|Sen. Kirsten Gillibrand|
Dailykos.com reports -- The military leadership's view of sexual assault in the military is roughly this: It's a problem, we've failed to fix it, but we should be allowed to keep doing the same things that have failed to fix it. That means fierce resistance to Sen. Kirsten Gillibrand's bill taking decisions about sexual assault prosecutions out of the hands of military commanders and putting them in the hands of people with legal training. But now, Darren Samuelsohn reports that three retired generals are getting behind Gillibrand's plan:
“After carefully thinking about this issue, I believe the Defense Department’s time to solve the problem on its own has expired,” [retired Lt. Gen. Claudia] Kennedy wrote. “Civilian and uniformed military leaders have had absolute discretion and power to make changes, but have not fixed the problem and have not stopped retaliation suffered by survivors who report the crimes committed against them.”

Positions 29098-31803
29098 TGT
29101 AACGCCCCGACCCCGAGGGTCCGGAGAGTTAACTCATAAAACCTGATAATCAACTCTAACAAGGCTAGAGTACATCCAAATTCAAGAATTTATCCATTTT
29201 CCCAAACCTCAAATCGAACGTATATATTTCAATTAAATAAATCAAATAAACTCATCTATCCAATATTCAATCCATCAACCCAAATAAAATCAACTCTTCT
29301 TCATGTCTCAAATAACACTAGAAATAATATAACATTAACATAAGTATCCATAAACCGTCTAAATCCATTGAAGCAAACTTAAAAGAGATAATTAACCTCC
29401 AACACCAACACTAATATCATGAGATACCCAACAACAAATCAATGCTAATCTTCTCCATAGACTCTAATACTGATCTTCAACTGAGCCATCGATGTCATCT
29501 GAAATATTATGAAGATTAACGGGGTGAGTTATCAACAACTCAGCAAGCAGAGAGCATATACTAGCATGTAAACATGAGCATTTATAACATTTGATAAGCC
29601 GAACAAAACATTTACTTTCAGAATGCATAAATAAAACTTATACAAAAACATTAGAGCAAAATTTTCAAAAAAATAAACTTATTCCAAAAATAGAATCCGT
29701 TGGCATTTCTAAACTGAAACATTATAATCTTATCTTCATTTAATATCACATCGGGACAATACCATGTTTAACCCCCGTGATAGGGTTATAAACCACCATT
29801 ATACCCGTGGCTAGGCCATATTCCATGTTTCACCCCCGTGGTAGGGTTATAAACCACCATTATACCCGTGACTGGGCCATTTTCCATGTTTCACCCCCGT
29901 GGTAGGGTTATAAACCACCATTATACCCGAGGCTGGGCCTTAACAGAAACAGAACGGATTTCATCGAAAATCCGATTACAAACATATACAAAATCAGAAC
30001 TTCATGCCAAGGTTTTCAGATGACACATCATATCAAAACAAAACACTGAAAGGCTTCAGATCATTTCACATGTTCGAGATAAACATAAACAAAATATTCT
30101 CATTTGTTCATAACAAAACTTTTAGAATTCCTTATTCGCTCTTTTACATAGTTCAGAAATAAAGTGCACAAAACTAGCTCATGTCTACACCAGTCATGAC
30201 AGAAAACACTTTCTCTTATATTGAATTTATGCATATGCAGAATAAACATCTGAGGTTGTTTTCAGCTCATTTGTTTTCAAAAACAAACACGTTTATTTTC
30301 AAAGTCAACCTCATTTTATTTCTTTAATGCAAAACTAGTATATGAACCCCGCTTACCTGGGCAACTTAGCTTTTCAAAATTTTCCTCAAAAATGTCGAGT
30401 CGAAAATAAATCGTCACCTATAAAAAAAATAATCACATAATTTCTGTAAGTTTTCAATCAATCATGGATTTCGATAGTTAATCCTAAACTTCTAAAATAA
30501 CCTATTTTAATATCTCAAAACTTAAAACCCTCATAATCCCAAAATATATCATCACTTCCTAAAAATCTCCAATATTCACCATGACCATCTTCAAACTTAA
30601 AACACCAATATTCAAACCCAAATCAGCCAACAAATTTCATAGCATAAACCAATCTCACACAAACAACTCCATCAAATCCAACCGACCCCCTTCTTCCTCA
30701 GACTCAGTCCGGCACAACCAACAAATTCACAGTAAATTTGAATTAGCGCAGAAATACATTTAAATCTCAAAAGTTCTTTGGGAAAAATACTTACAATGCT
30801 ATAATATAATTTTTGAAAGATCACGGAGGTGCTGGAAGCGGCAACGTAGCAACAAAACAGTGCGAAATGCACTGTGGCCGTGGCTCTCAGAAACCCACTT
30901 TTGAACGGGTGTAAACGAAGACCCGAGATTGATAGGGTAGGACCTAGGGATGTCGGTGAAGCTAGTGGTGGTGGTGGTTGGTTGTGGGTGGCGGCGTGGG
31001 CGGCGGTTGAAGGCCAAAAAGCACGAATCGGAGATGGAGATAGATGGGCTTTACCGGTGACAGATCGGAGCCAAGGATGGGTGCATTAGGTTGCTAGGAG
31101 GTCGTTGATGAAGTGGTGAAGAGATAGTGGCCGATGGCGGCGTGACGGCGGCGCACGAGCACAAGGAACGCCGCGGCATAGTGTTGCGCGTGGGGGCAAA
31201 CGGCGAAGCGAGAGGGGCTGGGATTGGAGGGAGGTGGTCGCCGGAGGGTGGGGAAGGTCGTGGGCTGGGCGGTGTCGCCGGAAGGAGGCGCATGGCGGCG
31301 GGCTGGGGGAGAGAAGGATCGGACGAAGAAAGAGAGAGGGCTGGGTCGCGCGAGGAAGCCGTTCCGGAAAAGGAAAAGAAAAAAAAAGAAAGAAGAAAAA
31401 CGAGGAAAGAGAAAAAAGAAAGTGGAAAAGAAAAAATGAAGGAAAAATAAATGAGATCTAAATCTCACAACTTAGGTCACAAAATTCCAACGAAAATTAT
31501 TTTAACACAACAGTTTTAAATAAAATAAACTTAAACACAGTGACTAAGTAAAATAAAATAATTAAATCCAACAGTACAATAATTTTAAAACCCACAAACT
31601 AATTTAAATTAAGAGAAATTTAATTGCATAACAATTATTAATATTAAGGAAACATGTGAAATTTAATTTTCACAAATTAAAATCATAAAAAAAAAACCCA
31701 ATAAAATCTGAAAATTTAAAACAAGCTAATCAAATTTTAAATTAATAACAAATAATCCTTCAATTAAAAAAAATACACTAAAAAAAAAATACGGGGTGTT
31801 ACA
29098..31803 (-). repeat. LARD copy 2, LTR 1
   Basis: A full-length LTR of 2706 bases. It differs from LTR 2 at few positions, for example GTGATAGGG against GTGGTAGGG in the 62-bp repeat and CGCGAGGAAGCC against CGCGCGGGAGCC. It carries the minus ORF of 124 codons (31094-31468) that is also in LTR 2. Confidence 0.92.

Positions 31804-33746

“Failure to achieve these reforms would be a further tragedy to an already sorrowful history of inattention and ineptitude concerning military sexual assault,” [retired Brig. Gen. Loree] Sutton added.
[Retired Brig. Gen. David] McGinnis, who served during Obama’s first term as acting assistant secretary of defense for reserve affairs, told Gillibrand her approach would help address “the historic lack of sincerity within the Department of Defense on issues relating to women in the military.”
"Sorrowful history of inattention and ineptitude," "historic lack of sincerity." Those are some strong words, but accurate ones. All three get to the heart of the need for change: The military has been told many times to prevent and respond to sexual assault more effectively and to stop retaliation against the victims of crimes. That hasn't happened, completely undercutting the claims that no, for real, seriously, this time things will be different.
Tell the U.S. Senate to take action against sexual assault in the military by passing Sen. Gillibrand’s Military Justice Improvement Act.